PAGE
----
One way to find out exactly what kinds of toxins are in the smoke coming from an open burn pit is to replicate the style of research conducted by the Illinois Fire Service Institute. The institute sets up a two-bedroom home layout and fills it with the typical furnishings found in a standard home. Once they set the “home” on fire, researchers are able to monitor toxins in the smoke, along with getting samples from the equipment worn by the firefighters, which shows the amount of toxins someone who is not wearing protective equipment would be exposed to.
Toxic substances identified in fire smoke in the United States include polycyclic aromatic hydrocarbons (PAHs), volatile organic compounds (VOCs), polychlorinated biphenyls (PCBs), dioxins, plasticizers, flame retardants, carbon monoxide (CO), hydrogen cyanide (HCN), hydrogen chloride, hydrogen fluoride, nitrogen oxides, sulfur dioxide, heavy metals, asbestos, and other respirable particulates, according to a paper on the findings, which was headed by Kenneth W. Fent of the National Institute for Occupational Safety and Health. NIOSH is one of the agencies that assisted the Illinois group in conducting the study.
This kind of research is what is needed, according to an October 2011 report by the Institute of Medicine of the National Academies. The study used information about the burn pit at Joint Base Balad, Iraq, and came to the conclusion it was “unable say whether long-term health effects are likely to result from exposure to emissions from the burn pit at JBB due to lack of exposure information.”
The study, however, was limited by incomplete information. The study stated that studies conducted by DoD on the burn pit were “not of sufficient duration to see long-term effects” and a lack “of information on content of burn pit waste stream prevented modeling efforts for source apportionment.”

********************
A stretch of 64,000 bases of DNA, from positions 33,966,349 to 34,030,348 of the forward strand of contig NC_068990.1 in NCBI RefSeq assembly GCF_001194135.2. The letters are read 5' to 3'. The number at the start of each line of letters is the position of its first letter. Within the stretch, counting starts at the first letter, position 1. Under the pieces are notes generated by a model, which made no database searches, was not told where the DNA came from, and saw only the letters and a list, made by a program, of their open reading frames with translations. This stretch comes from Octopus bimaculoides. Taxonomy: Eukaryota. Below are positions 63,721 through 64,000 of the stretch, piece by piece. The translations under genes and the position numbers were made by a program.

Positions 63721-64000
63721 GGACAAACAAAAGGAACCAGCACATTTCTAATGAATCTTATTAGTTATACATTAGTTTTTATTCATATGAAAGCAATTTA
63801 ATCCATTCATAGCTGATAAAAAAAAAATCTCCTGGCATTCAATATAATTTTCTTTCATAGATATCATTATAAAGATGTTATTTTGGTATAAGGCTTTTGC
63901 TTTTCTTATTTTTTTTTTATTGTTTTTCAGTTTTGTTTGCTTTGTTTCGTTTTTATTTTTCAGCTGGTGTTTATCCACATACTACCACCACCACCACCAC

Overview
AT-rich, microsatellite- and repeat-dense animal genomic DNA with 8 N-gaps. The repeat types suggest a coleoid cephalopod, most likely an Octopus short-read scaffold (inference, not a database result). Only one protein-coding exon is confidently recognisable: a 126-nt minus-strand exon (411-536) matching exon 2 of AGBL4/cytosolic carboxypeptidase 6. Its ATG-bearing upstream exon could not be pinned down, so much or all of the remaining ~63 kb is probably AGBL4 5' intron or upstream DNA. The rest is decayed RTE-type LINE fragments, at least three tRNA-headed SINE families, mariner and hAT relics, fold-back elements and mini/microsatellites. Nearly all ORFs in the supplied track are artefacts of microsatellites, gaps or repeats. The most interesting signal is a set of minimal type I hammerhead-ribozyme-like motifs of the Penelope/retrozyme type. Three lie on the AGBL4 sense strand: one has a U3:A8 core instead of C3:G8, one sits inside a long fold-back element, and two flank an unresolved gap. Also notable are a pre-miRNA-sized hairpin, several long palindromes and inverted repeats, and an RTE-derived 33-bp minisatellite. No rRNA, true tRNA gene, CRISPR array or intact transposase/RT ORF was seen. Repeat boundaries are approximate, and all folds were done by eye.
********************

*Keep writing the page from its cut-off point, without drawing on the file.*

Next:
Price regularly attends the round table meetings in Washington, D.C., with members of Congress, VA representatives, veteran service officers and other nonprofit organizations on the subject of the illnesses caused by open burn pits. She said that sort of research is missing.
“And yet they won’t take the research that has already been done in order to give a veteran a presumptive status,” she said.
A presumptive status would allow the VA to automatically assume that exposure to an open burn pit is the cause of a veteran’s illness or cancer, which would allow the veteran to receive medical care and disability compensation.
The VA, however, says it does keep up with research conducted by outside agencies, according to VA spokeswoman Jessica Jacobsen.
“VA reviews research that has come from studies of firefighters, but the exposures of firefighters are very different from those experienced by military members exposed to burn pit emissions,” she said. “VA continually looks at medical research and follows trends related to medical conditions affecting veterans.
For example, VA’s New Jersey War Related Illness and Injury Study Center has an Airborne Hazards Center of Excellence that focuses on respiratory conditions and cardiopulmonary symptoms in deployed veterans, Jacobsen said. Additionally, there are multiple ongoing and extensive studies by DoD and VA looking at airborne hazards exposures. VA has contracted with the National Academy of Medicine to provide another comprehensive review of the burn pit data, scheduled to begin in late fiscal year 2018 or early fiscal year 2019. The Academy’s report is expected in June 2020.
The Herald reached out to DoD on June 26, requesting information on any burn pits still in use in Southwest Asia, but has yet to receive a response.
According to Price, an open burn pit is still in daily operation at Taji, Iraq, and DoD has admitted to at least one other burn pit in operation in Afghanistan.
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Some chemicals found in common house fires and the cancers they cause:
Arsenic — skin, lung and liver
Asbestos — lung, mesothelioma, larynx, gastrointestinal tract
Benzene — leukemia
Benzo[a]pyrene — lung, bladder, skin
Cadmium — lung
Formaldehyde — nasal sinuses, leukemia
Silica — lung
Tetrachloroethylene — cervix, esophagus, non-Hodgkin lymphoma
Source: World Health Organization, International Agency for Research on Cancer, Monographs Volume 98, Firefighting